The mammal collection at the Biodiversity Research and Teaching Collections (BRTC) contains thousands of scientific specimens. These include alcohol specimens, skeletons, skulls, and scientifically prepared specimens. One of the greatest dangers to skeletons, skulls, and alcohol specimens is being dropped, whereas scientifically prepared specimens are threatened by insect pests. One of the many insect pests detrimental to preserved animal skins is the cigarette beetle. Larvae feed by burrowing into the skin, which can damage or ruin a museum specimen. Feeding by adults on the proteins within the skins can also ruin specimens. Adults are small, about 2-3 mm in size, and are reddish brown in color. The eggs of cigarette beetles are coated with a layer of B vitamins when they pass through the oviduct upon laying, which larvae can utilize as a food source (Cabrera 2001). Females lay 10-100 eggs in the food source and larvae typically emerge in 6-10 days (Cabrera 2001). The life cycle of the cigarette beetle ranges from 40 to 90 days depending on temperature and availability of food (Cabrera 2001). With the large number of eggs produced by each female in addition to their relatively long life cycle, an unchecked infestation of cigarette beetles has the potential to destroy many valuable museum specimens and the data they provide.

Mammal Range1

The mammal collection at the BRTC

An important, although seemingly dreaded task, is to thoroughly search every case in the collection for signs of a cigarette beetle infestation. I spent a good deal of time inspecting hundreds, if not thousands of specimens for signs of beetles. Opening drawers and looking for beetles simply isn’t sufficient. Every specimen must be removed and checked. The average case holds about 10-15 drawers, and depending on the size of the animals, one drawer can hold up to 30-40 specimens. If I found a live beetle, then the case was fumigated using ethyl acetate to kill the beetles and remove the infestation. Whenever I came across the body of a dead beetle, I pinched it between two fingers to estimate its age. If the beetle was juicy, than it was relatively fresh, and every specimen was examined extremely carefully to determine if there was an active infestation. If an infestation was found, the case was fumigated. If the beetle crumbled to dust when I pinched it, than it was old, and the bug and specimen debris was vacuumed out. In addition to looking for signs of insect damage, I also replaced or added mothballs to the jar lids that are in every case to deter cigarette beetles and other insect pests. Lastly, I also recorded my findings on a log kept inside each case to monitor infestations over time. Thankfully, I did not find any infestations.

Mammal Range2

Typical drawer of specimens in the order Rodentia.

A great deal of information is contained with each specimen housed within the BRTC. For mammal specimens, this information includes collector and collector number, the location they were collected, any measurements taken at the time of collection, and sometimes other tidbits such as the cause of death and whether the animal was reproductive. This information is included in the database and on tags associated with each specimen. However, these specimens and their information lose their value if the specimens are eaten or destroyed by cigarette beetles. As I went through the drawers and cases, I read the information contained on many of these tags, and I was amazed at the age of some specimens. Some are from the 1920’s and 30’s and are in excellent condition. This would not be possible if not for vigilance by many people looking for cigarette beetle infestation signs over time. I was not the first, nor will I be the last person to check the cases. I can’t say it was the most exciting thing I’ve ever done, but I did learn a lot more than I thought I would.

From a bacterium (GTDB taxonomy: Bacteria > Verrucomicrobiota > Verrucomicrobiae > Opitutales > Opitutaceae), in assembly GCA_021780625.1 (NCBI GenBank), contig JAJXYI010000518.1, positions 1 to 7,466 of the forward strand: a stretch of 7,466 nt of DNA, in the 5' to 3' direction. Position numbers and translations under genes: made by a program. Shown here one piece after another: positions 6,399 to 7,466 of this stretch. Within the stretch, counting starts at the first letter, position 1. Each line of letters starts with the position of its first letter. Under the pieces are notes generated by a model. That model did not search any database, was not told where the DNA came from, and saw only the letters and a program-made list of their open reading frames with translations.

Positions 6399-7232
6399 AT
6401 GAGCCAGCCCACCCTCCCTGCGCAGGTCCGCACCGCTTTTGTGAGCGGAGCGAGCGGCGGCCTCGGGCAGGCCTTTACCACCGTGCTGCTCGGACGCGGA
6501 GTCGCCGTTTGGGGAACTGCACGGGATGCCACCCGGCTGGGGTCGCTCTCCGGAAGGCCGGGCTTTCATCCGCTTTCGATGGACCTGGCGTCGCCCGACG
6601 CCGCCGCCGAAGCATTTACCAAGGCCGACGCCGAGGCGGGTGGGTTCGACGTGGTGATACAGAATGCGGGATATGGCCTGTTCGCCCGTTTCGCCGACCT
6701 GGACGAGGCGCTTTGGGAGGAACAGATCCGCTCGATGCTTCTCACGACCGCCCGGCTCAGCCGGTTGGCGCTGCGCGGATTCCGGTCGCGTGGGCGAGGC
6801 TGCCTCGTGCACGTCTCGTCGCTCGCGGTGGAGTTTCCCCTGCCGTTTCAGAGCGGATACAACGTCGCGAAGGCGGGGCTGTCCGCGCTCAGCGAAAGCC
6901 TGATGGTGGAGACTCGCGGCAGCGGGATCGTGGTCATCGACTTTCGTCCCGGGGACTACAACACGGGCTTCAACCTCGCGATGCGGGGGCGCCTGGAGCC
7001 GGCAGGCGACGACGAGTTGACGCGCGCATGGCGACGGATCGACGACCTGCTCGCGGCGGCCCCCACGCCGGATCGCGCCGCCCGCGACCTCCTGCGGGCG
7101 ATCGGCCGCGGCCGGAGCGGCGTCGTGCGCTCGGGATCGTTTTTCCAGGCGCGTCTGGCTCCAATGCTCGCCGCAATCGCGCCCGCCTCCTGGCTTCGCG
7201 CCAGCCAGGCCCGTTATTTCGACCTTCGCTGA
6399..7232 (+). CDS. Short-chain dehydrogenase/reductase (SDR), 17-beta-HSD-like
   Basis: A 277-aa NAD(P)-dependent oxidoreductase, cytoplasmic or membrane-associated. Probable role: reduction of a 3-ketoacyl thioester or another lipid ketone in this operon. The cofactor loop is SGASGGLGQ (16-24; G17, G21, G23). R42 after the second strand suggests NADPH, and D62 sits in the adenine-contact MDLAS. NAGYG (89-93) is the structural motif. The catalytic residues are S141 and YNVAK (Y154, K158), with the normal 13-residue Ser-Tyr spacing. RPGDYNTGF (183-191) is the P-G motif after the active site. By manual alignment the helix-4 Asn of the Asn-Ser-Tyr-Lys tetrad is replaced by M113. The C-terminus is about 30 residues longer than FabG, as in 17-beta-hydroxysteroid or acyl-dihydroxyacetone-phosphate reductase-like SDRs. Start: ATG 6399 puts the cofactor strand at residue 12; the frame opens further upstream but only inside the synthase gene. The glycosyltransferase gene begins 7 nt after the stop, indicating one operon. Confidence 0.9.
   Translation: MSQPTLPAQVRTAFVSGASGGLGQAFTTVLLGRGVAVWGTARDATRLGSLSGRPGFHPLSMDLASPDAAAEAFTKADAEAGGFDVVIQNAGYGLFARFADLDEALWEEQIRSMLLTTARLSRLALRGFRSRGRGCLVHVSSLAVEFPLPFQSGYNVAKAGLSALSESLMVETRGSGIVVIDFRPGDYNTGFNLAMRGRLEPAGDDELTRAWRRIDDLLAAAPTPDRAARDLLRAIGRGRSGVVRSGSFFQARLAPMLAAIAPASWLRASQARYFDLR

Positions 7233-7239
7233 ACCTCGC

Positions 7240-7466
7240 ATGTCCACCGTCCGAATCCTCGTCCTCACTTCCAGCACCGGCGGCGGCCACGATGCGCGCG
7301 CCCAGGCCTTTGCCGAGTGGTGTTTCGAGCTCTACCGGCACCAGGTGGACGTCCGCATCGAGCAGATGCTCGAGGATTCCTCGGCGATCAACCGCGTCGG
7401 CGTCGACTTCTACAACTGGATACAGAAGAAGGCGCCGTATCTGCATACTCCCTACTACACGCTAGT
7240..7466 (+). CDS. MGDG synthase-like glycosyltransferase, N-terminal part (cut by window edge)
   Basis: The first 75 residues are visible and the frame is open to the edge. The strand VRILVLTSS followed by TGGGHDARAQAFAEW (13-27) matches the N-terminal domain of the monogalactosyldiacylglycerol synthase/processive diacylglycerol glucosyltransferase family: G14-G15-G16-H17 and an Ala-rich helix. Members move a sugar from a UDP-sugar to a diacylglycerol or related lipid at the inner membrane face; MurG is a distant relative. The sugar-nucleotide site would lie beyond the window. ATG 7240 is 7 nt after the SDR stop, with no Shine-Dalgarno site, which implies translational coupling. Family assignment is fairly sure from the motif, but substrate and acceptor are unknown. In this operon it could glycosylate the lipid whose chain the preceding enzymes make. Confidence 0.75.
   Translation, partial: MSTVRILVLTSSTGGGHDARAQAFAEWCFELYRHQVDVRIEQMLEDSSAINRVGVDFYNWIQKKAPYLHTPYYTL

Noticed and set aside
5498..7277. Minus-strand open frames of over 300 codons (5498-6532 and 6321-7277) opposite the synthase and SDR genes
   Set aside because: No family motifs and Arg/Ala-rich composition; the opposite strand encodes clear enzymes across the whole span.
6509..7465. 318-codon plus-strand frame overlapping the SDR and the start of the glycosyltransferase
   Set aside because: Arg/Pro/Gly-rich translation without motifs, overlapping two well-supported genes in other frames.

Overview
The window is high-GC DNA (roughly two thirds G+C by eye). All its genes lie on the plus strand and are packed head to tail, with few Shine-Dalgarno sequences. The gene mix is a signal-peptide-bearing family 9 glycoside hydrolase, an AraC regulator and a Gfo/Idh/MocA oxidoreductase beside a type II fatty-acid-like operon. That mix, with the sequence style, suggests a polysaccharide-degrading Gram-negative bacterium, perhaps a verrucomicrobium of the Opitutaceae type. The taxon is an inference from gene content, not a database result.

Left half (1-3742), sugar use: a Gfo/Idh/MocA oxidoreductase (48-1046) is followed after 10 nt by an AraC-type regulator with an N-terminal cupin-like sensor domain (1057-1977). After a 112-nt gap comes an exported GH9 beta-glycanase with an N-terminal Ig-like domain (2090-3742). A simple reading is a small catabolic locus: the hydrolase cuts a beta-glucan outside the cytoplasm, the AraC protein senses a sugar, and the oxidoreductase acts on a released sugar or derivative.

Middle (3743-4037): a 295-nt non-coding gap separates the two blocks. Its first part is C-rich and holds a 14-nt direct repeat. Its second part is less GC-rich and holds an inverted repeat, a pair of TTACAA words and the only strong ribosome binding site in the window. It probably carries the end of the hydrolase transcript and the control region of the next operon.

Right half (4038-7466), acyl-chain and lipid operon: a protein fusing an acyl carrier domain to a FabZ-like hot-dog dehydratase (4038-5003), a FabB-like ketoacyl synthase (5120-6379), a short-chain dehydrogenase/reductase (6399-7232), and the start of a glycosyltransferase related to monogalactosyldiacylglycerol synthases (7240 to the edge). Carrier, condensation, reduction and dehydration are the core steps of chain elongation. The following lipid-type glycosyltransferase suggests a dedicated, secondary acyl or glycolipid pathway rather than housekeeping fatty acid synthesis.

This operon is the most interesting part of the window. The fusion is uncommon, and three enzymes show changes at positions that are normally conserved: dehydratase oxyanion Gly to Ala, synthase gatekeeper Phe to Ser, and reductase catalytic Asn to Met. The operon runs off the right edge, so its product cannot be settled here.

Literature Cited

Cabrera, B.J. 2001. Cigarette beetle. Entomology and Nematology. University of Florida.



Libraries of Life –

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Excellent article from NY Times about collections!

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Museums: The endangered dead : Nature News & Comment

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Museums: The endangered dead : Nature News & Comment.

Getting the Bats in Order

Another bit from our WFSC undergraduate intern Lauren Wimbish, this time she’s in our collection of bats organizing their skins and skulls-


Lauren Wimbish proofing the order of bat specimens in the collection.

This past June I spent many hours reorganizing the bat collection at the BRTC. Bats are mammals that belong to the Order Chiroptera, which is the second largest mammal group (only rodents belong to a more diverse Order). They are also the only mammals that are capable of sustaining true flight. The collection consists of many different species of bats from all over the world, but mostly the specimens are from the Americas. Reorganizing each case consisted of going through each drawer and making sure the specimens were in alphabetical order by family, genus, species, and geographic locality. Each drawer would contain at least one family of bats. The bats within that family were alphabetically placed by species name and geographic region within that same species. Usually, each case had about 12-15 drawers and would take roughly an hour to go through. Most of the specimens I organized were fairly small and did not vary much in size. While shuffling through the bats I would always put my headphones in and enjoy some music to help give a relaxing work setting.  On days when the air conditioning was struggling to cool the building this was especially necessary. Texas summers can be pretty brutal, even inside. On a few occasions my work lead me outside and I would have to tough it out in the Texas heat.